Nikon Ambassador Andrew Hancock and pro photographer Bill Frakes are both users of XQD cards and proponents of the format. 

Bill explains, “XQD cards are fast and reliable, physically very robust. They are easy to handle in all kinds of climatic conditions—I often work in hostile conditions and silly as it sounds it’s important to be comfortable handling media quick and securely.” He owns approximately 50 XQD media cards and uses them constantly. “They’re very fast, both acquiring images and allowing rapid downloads,” Bill says.

Andrew explains, “With action photography, you don’t want to miss a moment while your buffer clears!” adding, “[I] love the speed, especially with how quickly I can get images downloaded so I can get to work even faster on my photos on deadline.

Watch this Sony YouTube video to see a side-by-side test of CF and Sony XQD media cards in a Nikon D4 DSLR.


XQD vs SD Card: Check the Difference Between XQD Card and SD Card

XQD vs SD: which wins? You will get the answer after learning the difference between XQD card and SD card listed in this post. If you want to manage your XQD or SD card, try using MiniTool Partition Wizard. You can partition or format the card by following the given steps.

As there are multiple types of memory cards on the market, you may feel hard to make a purchase. However, if you are hesitating between XQD and SD card, things become easier. SD vs XQD: which to buy? Before answering the question, you should check the difference between XQD card and SD card.

This post offers you a quick introduction to the two cards and then makes the comparison. Read the post now to explore the content and then make a decision on XQD card vs SD card.

About XQD Card

XQD, designed for devices that need high speeds, is larger and thicker. Released in 2012, XQD card has been largely used on high-end Nikon & Sony cameras. For instance, the Nikon D4, D4s, D5, D500, D850, as well as the new Z6 and Z7 mirrorless cameras all use XQD cards. In addition, the XQD card is also used on Panasonic’s DC-S1M and DC-S1RM full-frame cameras.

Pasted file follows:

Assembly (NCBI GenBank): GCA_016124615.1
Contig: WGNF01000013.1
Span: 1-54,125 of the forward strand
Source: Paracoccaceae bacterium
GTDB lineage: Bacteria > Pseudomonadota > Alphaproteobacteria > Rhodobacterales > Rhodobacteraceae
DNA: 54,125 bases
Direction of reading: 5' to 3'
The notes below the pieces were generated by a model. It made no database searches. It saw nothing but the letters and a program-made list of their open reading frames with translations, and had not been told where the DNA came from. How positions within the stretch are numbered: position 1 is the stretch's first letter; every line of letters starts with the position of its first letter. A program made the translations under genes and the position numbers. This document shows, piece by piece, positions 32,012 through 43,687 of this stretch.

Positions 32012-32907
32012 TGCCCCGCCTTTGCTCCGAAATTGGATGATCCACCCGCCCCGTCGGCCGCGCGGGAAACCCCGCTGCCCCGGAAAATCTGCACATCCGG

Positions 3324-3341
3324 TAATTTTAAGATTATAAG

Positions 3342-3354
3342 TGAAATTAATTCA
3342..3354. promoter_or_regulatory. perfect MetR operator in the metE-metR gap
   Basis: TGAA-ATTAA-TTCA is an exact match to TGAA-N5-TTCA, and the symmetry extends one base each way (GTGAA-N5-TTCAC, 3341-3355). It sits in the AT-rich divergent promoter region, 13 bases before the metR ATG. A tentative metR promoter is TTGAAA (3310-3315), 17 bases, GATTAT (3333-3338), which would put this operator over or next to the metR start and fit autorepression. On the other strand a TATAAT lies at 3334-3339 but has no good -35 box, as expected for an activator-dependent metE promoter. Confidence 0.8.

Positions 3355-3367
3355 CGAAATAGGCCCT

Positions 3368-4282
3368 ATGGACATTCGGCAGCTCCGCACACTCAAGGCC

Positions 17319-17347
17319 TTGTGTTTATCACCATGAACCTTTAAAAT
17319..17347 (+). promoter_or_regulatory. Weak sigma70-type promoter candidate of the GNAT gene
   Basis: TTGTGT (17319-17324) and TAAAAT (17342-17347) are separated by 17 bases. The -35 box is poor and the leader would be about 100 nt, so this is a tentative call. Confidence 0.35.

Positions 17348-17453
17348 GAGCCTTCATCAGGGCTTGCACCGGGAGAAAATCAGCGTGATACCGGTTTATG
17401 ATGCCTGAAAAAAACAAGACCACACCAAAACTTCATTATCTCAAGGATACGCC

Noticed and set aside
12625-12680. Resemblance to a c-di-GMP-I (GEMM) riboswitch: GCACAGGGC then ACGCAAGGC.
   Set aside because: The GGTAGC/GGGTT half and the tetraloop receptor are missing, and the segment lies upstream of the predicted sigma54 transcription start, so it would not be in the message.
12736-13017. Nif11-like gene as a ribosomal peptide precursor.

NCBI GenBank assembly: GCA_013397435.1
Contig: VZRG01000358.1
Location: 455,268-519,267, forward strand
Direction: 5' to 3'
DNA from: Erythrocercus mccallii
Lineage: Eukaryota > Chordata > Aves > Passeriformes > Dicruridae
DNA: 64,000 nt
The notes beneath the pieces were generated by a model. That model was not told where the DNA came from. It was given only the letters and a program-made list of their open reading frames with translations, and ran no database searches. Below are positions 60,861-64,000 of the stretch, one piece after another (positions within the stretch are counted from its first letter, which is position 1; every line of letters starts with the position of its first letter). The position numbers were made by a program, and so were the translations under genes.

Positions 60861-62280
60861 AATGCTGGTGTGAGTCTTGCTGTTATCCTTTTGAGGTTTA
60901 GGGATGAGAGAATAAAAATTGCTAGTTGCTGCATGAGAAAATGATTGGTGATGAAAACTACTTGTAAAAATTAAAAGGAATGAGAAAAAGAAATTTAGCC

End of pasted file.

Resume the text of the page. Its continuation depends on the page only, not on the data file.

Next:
Sony has been the major manufacturer of XQD cards for dozens of years. Additionally, Nikon and Panasonic are also entering the field as a producer of XQD cards.

However, XQD cards get outdated gradually and are being replaced by CFexpress. The CFexpress Type B has the same form factor as XQD, while CFexpress Type A is smaller, about SD card size.

  • CFexpress Type A: 20 x 28 x 2.8mm
  • SD card: 32 x 24 x 2.1mm
  • CFexpress Type B/XQD: 38.5 x 29.8 x 3.8mm

About SD Card

SD (Secure Digital) card was released in 1999. It is a proprietary non-volatile flash memory card format developed by the SD Association (SDA). It is used to increase storage space, transfer items like documents, and pictures, back up data, etc. It is commonly used in daily life. For instance, it can be used on drones, cameras, printers, video game consoles, and so forth.

With the development of technology, some variants of SD cards come into being. For example, the miniSD card was introduced in March 2003, microSD was released in 2005, SDHC and SDIO came out in 2006, and SDXC was announced in 2009.

SDUC (SD Ultra Capacity) is the latest standard with a maximum capacity of 128TB. Like SDXC, SDUC has a UHS-II interface delivering data up to 985MB/s. It is suitable for recording compressed 8K video. To learn more about SD card types, you can read this post.